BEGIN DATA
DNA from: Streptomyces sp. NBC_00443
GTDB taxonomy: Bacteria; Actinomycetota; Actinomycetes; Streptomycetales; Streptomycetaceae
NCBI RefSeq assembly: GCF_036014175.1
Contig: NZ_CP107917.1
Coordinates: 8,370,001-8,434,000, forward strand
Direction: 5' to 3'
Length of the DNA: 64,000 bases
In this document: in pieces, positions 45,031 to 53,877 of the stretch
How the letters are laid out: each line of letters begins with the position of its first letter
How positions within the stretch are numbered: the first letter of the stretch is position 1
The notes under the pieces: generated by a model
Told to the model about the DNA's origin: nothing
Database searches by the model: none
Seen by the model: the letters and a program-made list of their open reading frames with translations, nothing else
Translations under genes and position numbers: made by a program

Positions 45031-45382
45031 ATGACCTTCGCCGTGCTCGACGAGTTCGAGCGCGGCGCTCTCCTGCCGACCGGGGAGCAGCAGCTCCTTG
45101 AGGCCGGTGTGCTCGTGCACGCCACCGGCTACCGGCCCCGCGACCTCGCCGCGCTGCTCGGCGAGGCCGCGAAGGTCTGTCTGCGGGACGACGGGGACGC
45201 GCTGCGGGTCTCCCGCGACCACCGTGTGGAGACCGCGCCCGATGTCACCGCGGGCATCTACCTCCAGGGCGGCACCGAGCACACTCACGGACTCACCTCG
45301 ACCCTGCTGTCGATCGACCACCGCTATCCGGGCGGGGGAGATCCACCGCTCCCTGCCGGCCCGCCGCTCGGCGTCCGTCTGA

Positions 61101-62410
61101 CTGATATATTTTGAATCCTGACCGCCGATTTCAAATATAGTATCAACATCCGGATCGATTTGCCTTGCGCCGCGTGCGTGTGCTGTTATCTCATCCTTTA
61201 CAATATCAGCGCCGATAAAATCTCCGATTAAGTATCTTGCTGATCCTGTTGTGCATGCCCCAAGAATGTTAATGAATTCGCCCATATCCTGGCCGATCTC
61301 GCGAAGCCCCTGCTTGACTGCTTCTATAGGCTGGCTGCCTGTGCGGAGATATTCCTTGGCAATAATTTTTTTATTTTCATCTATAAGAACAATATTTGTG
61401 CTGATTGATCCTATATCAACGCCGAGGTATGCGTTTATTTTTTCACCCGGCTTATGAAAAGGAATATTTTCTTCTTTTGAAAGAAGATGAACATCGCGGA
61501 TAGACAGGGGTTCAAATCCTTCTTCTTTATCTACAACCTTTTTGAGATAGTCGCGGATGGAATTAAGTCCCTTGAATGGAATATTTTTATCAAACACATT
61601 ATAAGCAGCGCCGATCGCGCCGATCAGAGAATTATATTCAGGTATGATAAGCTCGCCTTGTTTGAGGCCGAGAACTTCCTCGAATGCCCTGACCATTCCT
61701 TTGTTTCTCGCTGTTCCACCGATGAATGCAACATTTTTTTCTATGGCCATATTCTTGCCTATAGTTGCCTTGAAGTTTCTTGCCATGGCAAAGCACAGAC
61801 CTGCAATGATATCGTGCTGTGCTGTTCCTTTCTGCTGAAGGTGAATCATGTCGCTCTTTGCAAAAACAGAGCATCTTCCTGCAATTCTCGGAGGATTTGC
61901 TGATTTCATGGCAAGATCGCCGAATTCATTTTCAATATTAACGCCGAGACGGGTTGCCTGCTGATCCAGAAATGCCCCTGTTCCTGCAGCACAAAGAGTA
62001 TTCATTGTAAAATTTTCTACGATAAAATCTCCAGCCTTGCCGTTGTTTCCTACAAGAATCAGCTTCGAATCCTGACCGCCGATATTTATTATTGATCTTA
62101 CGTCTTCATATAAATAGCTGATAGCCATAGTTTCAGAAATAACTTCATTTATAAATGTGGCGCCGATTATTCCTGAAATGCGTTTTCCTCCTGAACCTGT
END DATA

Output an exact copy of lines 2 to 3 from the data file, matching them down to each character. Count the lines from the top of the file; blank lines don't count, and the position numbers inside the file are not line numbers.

GTDB taxonomy: Bacteria; Actinomycetota; Actinomycetes; Streptomycetales; Streptomycetaceae
NCBI RefSeq assembly: GCF_036014175.1